I left the owl alone today, plus it was raining so I didn’t walk the beach. Went to the post office & sent out the last of the spoons/carved panels. Then was in the shop all day. First full-day in the shop for the off-season. Felt pretty good…but soon I have to pack it up & move it. More on that when I know more…
Meanwhile, I’ll try to address a question that I have never satisfactorily dealt with.. – “what carving tools do you use?” What brand, size, shape, etc. I have always frustrated people with my answers; often I would just strike the tools into a piece of scrap wood & say, get something like these.
Here is my latest attempt to help folks understand which tools I use for carved furniture. Doesn’t mean you need these exact sizes and shapes. These are just what I use. You can adapt carving patterns to suit your tool kit, as you collect and assemble a “set” of carving tools.
These two trays’ worth get me through most every carving I do. Sometimes I add one or two more (I’ll get to those.) Let’s start with these tools, with their profiles struck in a chunk of – surprise – oak.
from left to right:
Swiss-Made (Pfiel) #7, about 3/4″ width. I use this on EVERY carving I do…no exaggeration.
Swiss-Made (Pfiel) #5, 1/2″ width. I use this one for background removal, and shaping. Also in every carving, with just a few exceptions. Its end is slightly crowned, probably from sloppy sharpening -but it helps when meeting the incised cuts…
Swiss-Made (Pfiel) V-tool #15/6mm – I know because it’s marked that way. Mine’s old now, about 25-30 years. I think its shape is a bit different than what they make now. Tighter at the junction of the two “wings” – to make a crisp V.
Swiss-Made (Pfiel) #8, 5/16″ width. A very small, deeply curved gouge. I use it regularly, but not always. For small details. Larger #8s are too rounded for my taste…but the small one suits what I need sometimes.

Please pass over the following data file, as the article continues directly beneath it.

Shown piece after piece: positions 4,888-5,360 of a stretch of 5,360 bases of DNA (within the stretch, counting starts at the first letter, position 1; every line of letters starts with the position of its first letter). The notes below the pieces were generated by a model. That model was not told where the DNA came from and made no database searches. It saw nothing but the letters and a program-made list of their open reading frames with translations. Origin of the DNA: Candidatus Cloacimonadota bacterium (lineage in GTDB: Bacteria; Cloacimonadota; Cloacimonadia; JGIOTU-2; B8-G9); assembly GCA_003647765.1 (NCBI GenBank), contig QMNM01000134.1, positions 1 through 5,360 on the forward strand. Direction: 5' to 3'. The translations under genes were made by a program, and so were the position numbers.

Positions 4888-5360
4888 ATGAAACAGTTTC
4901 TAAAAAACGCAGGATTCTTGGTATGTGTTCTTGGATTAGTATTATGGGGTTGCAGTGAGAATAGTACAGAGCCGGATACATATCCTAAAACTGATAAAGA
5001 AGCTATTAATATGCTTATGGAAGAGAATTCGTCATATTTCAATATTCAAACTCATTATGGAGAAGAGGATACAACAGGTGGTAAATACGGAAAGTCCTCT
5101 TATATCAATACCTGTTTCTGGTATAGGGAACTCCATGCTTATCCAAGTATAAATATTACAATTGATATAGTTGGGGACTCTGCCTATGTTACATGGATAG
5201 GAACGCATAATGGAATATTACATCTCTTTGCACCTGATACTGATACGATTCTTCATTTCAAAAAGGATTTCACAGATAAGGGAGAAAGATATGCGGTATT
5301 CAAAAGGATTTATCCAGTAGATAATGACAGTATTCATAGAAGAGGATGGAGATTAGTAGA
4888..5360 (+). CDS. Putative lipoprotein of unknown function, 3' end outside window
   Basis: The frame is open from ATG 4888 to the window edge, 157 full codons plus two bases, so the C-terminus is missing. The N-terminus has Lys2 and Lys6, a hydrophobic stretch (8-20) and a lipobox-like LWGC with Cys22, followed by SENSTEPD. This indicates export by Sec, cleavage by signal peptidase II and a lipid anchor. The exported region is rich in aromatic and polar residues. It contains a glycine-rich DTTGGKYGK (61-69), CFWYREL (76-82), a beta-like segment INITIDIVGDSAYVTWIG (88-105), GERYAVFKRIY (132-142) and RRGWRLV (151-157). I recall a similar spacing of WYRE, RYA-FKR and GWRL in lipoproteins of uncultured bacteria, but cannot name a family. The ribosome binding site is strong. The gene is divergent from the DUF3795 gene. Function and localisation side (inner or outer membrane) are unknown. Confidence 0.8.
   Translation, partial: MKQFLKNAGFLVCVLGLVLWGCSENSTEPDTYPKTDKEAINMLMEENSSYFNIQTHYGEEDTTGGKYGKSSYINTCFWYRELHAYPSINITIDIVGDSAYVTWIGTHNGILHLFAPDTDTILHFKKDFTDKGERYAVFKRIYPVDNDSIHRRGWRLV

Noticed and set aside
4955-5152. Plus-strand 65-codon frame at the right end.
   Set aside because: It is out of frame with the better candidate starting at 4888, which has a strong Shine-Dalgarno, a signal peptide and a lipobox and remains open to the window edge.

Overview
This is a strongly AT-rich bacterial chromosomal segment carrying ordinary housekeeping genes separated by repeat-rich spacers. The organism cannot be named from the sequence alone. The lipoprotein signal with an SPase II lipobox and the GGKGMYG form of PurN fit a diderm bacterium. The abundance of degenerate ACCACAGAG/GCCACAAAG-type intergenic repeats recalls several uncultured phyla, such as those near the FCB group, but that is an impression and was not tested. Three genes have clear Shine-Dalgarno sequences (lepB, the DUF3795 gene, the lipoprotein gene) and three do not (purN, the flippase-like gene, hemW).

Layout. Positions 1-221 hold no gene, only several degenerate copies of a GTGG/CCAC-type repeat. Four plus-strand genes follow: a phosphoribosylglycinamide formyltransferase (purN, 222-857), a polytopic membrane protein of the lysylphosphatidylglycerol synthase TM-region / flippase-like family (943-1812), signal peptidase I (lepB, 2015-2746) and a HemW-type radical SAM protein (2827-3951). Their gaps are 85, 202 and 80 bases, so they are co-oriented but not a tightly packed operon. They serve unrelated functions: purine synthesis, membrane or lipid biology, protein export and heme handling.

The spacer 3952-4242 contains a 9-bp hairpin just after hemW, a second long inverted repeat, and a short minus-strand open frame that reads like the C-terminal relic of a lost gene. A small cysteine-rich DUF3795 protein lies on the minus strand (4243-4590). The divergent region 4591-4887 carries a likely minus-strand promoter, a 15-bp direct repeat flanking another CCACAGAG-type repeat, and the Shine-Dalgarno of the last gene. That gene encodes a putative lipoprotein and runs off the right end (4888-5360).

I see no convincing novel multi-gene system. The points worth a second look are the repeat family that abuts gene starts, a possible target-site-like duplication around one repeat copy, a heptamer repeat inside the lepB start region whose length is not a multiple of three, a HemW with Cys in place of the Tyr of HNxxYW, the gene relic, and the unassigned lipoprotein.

Antique – W. Butcher – I don’t remember when I got this one, I think it was a Brimfield find. 11/16″ wide, part of a circle that’s about 1″ in diameter. I use it when defining medium-sized curves. It’s used a lot in my S-scrolls…
Not-new, not-antique Henry Taylor – 7/16″ wide, about a 1/2″ circle. Same as above, but for smaller sized details.
Buck Brothers, 9/16″ wide, c. 5/8″ circle. This one falls between the previous two. I sometimes combine two or more of these to create shapes that go from tighter to larger arcs.
Two Ashley Iles gouges – #5, 1″ wide, and #6 just over 1″ wide. I got two of them from http://www.toolsforworkingwood.com/store/dept/TXQ5-6 – They are great for large sections of arcs. Heavy, stout tools. Maybe they are available slightly scaled down, I forget. These are big tools…but I’d rather big than too small..
In some carvings, there are more details, and I need to break into another tray, but not for much. Here’s the second stringers:
The first “extra” tool I am likely to reach for is a small Stubai gouge – #7, 1/2″ wide. I can’t stand the dinky size, but I just haven’t replaced it. It works fine, but I don’t like the way it feels.
The middle tool is an antique Henry Taylor – very small. 1/4″ wide, just a little more curve than the Pfiel #5.
The tool on the right is just another #5 Swiss-Made (Pfiel) – but wide. 1″ wide. I use it for outlining when I don’t use a V-tool.
I occasionally use some #2s, for shaping or outlining, but the #5s are best for that. I have a few other 5s…some wider, some bent. But I don’t use them for furniture carving much.
The mallet, which is on its last legs, is hickory. 3″ in diameter. About 12″ long, more than half of which is the head. Its weight is about 1 lb, 12 oz. I have a new one I turned back in the spring. It is dry now, I just haven’t dug it out of the shavings yet. They last me about 6-10 years, I’d say.